“Not a lot of people have an opportunity to go to Cornell or to go to Harvard, and I did,” he said. “That’s not to say that their lives are any different than mine or more or less important. It’s just that they don’t have some of the opportunities that I’ve had. That was kind of the whole thinking behind it. It’s, ‘Hey, this much time has gone by. Here’s my story. Here’s how it’s affected people like me, and we’re long overdue for comprehensive immigration reform.'”
I vividly remember the day I sat on the floor outside of an acute care unit where my father was having emergency surgery. I watched a small team of paramedics bow their heads in anticipation and sorrow. Moments earlier, they had been tirelessly working on reviving my father after he developed asphyxiating blood clots in his lungs as a result of a head-on collision with a drunk driver. Even before I could compute the weight of that moment, a sense of isolation and dread began to settle in.
To my siblings and me, he was more than a father, he was our lifeline in the United States. After securing an opportunity to work for the Pakistani embassy, my father brought us to the States in search of a better life. But eight years later, his employment term would expire and it became mandatory for us to return to Pakistan. But, there was one problem–this magical place called America offered too much to lose. My father made the decision to lean into uncertainty, overstay his term, and chose to become “undocumented.” This meant that our primary mission was survival. We did our best to fly under the radar while maintaining a sense of normalcy to deter suspicious eyes. Being undocumented also meant that our lives were on hold and at any moment we could be uprooted from our home. It would mean that we could not lawfully work, nor could we drive, and it certainly was not feasible for us to attend college. Nevertheless, my father brought us here with the belief that one day the doors of opportunity would open. When my father passed, I felt that we would have to, yet again, navigate a new map of the world– one that was stifling in its unnecessary complexity.
My name is Umaar Ehsan, and I am an alumnus of Northern Virginia Community College and Cornell University. Currently, I am a graduate student at Harvard University and Massachusetts Institute of Technology. Most notably, I am a DREAMer. My upbringing as an undocumented American has been an invaluable prism through which I’ve come to understand civic duty and my purposeful role in society, helping me cultivate both curiosity and perspective. I’d like to share my story with you and request your assistance in recalibrating our nation’s moral compass by committing to the passage of comprehensive immigration reform.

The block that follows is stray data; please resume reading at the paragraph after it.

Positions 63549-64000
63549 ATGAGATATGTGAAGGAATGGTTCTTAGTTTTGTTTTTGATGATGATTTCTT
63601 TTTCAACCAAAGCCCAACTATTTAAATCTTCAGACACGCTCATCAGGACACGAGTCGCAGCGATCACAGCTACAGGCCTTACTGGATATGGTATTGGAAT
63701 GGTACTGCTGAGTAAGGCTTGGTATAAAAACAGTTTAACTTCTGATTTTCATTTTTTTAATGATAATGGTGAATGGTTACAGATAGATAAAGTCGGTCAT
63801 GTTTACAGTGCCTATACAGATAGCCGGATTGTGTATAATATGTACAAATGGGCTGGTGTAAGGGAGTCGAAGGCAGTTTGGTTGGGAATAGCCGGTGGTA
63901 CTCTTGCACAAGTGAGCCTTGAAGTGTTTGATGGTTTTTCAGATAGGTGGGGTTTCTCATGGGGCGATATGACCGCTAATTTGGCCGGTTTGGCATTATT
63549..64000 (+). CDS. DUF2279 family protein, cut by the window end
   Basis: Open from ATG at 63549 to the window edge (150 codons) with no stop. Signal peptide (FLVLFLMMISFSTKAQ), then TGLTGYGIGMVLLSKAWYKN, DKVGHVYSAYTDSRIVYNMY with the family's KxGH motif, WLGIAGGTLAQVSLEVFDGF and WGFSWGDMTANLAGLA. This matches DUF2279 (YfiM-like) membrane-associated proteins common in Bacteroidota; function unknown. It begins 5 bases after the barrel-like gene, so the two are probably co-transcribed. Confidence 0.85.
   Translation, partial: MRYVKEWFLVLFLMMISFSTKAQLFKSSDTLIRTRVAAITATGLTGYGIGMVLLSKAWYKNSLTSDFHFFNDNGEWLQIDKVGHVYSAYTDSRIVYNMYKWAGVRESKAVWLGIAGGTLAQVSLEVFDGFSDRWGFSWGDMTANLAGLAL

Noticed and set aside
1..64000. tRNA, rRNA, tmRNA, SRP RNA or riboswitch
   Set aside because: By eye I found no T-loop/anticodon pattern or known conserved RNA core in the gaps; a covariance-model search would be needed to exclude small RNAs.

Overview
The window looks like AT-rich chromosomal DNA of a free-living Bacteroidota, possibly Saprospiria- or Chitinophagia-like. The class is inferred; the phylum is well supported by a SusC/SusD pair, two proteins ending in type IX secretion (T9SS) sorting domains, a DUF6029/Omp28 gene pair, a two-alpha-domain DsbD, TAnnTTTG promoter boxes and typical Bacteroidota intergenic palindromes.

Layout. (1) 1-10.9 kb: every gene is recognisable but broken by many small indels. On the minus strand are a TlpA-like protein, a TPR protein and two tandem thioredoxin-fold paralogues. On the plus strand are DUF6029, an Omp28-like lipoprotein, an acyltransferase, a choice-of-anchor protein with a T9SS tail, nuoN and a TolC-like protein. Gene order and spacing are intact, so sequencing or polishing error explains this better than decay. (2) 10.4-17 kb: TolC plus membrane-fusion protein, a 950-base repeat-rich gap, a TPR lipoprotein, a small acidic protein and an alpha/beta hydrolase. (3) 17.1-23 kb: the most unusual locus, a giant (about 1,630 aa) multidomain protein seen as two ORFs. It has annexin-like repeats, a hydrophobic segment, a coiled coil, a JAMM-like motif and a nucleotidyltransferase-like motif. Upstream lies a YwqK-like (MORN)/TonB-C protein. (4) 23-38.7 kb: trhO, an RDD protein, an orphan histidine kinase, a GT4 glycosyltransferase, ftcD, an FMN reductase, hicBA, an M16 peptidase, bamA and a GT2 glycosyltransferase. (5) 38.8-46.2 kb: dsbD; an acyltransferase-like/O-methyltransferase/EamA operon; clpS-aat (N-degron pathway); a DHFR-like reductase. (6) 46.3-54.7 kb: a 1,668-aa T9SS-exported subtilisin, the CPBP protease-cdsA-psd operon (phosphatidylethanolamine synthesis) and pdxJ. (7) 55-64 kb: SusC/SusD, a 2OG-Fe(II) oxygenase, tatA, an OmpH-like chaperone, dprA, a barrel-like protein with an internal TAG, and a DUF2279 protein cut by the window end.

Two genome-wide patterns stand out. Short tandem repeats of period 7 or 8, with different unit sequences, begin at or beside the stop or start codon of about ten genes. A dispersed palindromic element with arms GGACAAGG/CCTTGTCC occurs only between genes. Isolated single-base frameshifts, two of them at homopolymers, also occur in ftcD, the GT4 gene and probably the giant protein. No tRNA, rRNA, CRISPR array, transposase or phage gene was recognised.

Unable to enroll in college, I educated myself by reading at the public library and speaking to local leaders about issues impacting our community. Being undocumented and not having access to mainstream institutions of learning fostered a keen sense of creativity and resourcefulness — two characteristics that have influenced my work ethic and determination. The Obama/Biden Administration enacted the Deferred Action for Childhood Arrivals (DACA) executive order allowing people like myself to break out of the shackles of our uncertainty. DACA protects nearly 800,000 young people against deportation but does not grant legal immigration status or a pathway to citizenship. In other words, it is a stop-gap measure preventing tried-and-tested Americans from reaching their highest potential.
After completing my undergraduate degree, I was fortunate enough to be accepted to Harvard Graduate School where I am earning a Master’s of Education in Learning Design, Innovation, and Technology. However, attending graduate school as a DACA recipient presents itself with a unique set of challenges. For one, the cost of attendance is a barrier to entry. Now, this can be said about higher education as a whole, but in many states, DACA recipients are considered international students incurring two, sometimes three times the costs of their “documented” counterparts. Fortunately, in my home state of Virginia, DACA recipients can receive domicile status. Even so, they (we) are not eligible to receive federal financial aid, federal loans, and federal work-study programs.
I was confronted by this obstacle after receiving my acceptance to graduate school—how was I going to be able to…